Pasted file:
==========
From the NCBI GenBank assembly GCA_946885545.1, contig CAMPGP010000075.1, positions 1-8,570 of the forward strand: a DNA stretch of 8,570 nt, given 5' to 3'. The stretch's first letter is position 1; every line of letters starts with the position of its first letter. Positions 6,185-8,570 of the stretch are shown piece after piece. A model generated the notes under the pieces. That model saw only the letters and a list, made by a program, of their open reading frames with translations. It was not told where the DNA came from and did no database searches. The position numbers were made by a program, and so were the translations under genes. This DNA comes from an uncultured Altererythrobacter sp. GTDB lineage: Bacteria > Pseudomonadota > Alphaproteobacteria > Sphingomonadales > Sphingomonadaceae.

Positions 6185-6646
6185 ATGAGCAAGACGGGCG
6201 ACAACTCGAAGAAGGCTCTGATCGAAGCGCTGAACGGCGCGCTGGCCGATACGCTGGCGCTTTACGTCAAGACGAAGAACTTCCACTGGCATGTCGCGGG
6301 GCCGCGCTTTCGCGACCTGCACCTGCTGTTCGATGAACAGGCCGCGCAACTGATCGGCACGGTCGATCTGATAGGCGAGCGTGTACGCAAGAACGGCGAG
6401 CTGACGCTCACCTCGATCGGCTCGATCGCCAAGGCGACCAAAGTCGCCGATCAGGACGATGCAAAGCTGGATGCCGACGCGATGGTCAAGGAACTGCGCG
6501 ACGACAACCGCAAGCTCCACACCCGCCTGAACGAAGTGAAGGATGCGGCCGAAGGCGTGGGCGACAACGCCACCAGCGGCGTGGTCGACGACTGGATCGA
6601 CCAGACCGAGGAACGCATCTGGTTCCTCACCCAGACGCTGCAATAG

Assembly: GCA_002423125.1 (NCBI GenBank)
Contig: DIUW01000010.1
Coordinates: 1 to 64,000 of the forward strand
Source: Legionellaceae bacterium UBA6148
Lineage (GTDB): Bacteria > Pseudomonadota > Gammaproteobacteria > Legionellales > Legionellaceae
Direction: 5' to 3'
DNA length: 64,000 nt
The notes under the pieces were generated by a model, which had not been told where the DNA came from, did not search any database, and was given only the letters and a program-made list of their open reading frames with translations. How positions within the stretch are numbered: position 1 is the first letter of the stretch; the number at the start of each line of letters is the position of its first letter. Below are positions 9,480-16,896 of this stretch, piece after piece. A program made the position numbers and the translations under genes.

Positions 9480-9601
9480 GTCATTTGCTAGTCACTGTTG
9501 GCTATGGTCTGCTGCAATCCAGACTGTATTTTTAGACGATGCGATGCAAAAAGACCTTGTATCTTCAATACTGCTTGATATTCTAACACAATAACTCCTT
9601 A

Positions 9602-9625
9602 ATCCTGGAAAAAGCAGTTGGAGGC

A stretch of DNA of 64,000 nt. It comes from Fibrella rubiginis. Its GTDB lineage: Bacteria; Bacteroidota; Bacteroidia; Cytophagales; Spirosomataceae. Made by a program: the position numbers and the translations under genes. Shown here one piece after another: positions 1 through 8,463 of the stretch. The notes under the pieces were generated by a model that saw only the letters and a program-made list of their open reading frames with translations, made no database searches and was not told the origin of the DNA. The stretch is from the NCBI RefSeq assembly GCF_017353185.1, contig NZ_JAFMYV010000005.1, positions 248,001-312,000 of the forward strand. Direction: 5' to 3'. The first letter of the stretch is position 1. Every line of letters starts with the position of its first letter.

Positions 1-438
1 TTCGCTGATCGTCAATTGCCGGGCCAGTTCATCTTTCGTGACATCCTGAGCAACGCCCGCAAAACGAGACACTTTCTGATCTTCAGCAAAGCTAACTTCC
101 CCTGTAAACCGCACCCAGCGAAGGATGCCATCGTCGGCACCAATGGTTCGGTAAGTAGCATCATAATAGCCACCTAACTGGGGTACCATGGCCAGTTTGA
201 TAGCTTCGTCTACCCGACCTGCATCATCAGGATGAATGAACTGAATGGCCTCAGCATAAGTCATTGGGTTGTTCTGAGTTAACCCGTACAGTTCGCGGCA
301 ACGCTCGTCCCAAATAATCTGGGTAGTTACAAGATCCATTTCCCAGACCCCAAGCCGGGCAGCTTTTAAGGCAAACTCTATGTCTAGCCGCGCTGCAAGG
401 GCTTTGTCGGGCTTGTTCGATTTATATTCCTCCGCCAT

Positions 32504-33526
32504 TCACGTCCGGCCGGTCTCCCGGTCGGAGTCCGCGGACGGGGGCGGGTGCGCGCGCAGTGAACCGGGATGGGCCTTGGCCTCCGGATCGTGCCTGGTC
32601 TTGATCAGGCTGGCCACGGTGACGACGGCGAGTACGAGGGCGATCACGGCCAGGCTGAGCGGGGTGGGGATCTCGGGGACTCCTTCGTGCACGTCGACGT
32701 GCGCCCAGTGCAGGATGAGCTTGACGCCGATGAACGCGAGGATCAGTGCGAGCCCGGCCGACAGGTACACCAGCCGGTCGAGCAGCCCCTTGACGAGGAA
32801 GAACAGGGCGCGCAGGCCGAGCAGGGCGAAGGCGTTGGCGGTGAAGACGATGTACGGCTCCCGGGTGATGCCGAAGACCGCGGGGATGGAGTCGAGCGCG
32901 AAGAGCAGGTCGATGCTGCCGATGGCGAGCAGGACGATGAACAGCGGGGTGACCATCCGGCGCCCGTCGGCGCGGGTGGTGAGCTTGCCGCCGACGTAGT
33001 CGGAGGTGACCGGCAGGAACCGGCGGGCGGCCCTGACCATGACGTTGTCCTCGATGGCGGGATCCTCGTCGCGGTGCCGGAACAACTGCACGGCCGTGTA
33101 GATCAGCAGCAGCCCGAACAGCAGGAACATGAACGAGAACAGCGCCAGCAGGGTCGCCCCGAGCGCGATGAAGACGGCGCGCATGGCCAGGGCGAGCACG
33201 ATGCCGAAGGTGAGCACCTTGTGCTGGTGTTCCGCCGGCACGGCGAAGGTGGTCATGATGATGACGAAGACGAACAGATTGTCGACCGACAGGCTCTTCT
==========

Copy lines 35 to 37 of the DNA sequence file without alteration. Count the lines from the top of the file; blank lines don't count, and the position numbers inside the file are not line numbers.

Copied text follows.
32901 AAGAGCAGGTCGATGCTGCCGATGGCGAGCAGGACGATGAACAGCGGGGTGACCATCCGGCGCCCGTCGGCGCGGGTGGTGAGCTTGCCGCCGACGTAGT
33001 CGGAGGTGACCGGCAGGAACCGGCGGGCGGCCCTGACCATGACGTTGTCCTCGATGGCGGGATCCTCGTCGCGGTGCCGGAACAACTGCACGGCCGTGTA
33101 GATCAGCAGCAGCCCGAACAGCAGGAACATGAACGAGAACAGCGCCAGCAGGGTCGCCCCGAGCGCGATGAAGACGGCGCGCATGGCCAGGGCGAGCACG